The Iowa workers’ compensation law on apportionment has gone through many changes based on statutory amendments by the legislature and judicial interpretations by the Courts.
In my last blog entry I talk about the January 17, 2019 workers’ compensation appeal decision of Byers v. Guardsmark, LLC and New Hampshire Insurance Company and concentrated on the parts of the case relating to injuries to older workers.
The Byers case also analyzed the issue of apportionment. The Claimant in Byers had suffered severe back injuries in the late 1990s while working as a truck driver that had left him unable to work between the late 1990s and his employment as a security guard that began in 2014. The Claimant suffered another severe back injury in 2014 while working.
One of the defense arguments relating to the 2014 injury was that they should receive a credit or apportionment to reduce their responsibility for the Claimant’s 2014 injury by the extent to which he was already disabled by his injuries in the late 1990s. The Workers’ Compensation Commissioner denied the defense argument based on the following analysis:
- In 2004 Iowa Code Section 85.34(2)(u) was amended to provide that when analyzing the reduction of an employee’s earning capacity (which in turn relates to the amount of the award) caused by the injury, the judges should look at the earning capacity that the employee possessed when the injury occurred.
- In 2004 the legislature also amended Iowa Code Section 85.34(7) which provided that an employer is fully liable for compensating all of the worker’s disability that arises out of and in the course of the worker’s employment with the employer. At the same time the employer should not be liable for compensating an employee’s preexisting disability that arose out of and in the course of employment with a different employer or causes unrelated to employment.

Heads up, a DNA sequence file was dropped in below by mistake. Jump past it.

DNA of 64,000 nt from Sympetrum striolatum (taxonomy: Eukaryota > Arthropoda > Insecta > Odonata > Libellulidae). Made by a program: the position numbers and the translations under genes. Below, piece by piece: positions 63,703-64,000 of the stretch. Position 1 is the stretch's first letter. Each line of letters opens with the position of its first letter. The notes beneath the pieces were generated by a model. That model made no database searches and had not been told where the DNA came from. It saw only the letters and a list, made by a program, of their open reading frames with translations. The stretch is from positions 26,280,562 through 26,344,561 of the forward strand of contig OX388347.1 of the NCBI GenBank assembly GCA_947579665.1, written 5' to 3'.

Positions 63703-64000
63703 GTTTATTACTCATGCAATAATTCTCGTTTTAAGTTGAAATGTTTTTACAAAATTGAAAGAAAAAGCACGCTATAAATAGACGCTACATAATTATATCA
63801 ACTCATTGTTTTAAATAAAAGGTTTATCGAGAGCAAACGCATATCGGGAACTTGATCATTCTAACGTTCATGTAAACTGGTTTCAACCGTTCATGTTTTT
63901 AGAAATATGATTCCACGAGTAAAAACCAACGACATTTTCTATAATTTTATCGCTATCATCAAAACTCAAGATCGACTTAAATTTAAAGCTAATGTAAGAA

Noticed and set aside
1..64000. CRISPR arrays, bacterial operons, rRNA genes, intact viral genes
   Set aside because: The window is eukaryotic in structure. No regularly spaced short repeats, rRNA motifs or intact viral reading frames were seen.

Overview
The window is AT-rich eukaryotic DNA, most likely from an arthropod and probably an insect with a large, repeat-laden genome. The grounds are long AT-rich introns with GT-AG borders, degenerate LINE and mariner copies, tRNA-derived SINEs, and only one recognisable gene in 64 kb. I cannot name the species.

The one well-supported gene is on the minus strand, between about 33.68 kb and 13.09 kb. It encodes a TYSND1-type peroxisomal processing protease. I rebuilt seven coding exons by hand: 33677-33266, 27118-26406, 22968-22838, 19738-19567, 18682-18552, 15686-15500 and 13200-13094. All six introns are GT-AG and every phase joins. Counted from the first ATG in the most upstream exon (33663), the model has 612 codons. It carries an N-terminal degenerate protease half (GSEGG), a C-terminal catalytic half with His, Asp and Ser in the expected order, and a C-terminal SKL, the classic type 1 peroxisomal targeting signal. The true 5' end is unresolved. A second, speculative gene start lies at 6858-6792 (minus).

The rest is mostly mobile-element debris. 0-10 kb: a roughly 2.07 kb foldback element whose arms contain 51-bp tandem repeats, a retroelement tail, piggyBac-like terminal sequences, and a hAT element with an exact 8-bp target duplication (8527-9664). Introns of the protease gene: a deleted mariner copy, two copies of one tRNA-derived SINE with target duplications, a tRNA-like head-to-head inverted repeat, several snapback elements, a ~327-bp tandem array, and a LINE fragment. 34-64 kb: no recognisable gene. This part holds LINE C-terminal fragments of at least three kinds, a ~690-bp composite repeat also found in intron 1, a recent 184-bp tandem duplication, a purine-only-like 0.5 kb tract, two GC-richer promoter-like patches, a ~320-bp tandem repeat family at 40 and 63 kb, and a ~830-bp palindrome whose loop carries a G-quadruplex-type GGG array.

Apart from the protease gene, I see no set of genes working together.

- These two statutory changes were interpreted by the Iowa Supreme Court in the case of Roberts Dairy v. Billick, 861 N.W.2d 820 (Iowa 2015) as an intent to modify, but not overrule the “Fresh Start Rule.” The Fresh Start Rule is based on the idea that when a worker goes out and obtains a new job in the competitive labor market, his preexisting physical problems are reflected in the wages that the worker receives.
- Therefore, whether a worker is in perfect health when they started a new job, or in poor health, they each are deemed to have gone through a “Fresh Start” and while their earning capacities are certainly different, whatever amount of earning capacity they have in their new job will be treated as their 100% earning capacity.
- Therefore, if a worker in perfect health and a worker in poor health each receive the same injury, the worker in poor health will receive a higher workers’ compensation award because the injury destroys more of the smaller remaining earning capacity of the worker in poor health.
- Employers are generally only going to receive an apportionment for earlier injuries to a worker that occurred while the employee was employed with that same employer.
Therefore, in the Byers case the Commissioner rejected the defense request for an apportionment between the late 1990s injuries and the 2014 injury.
A number of provisions of the Iowa workers’ compensation statutes were amended in the spring of 2017, and the changes apply to all work injuries that occurred after July 1, 2017. These changes include apportionment rules.
The Byers case applied to a pre-July 1, 2017 injury and therefore does not interpret the new statutory changes relating to apportionment.
My best estimate is that the 2017 legal changes will not change the Iowa work comp law on apportionment. However, we will have to work through some trials and appeals before we have definite answers.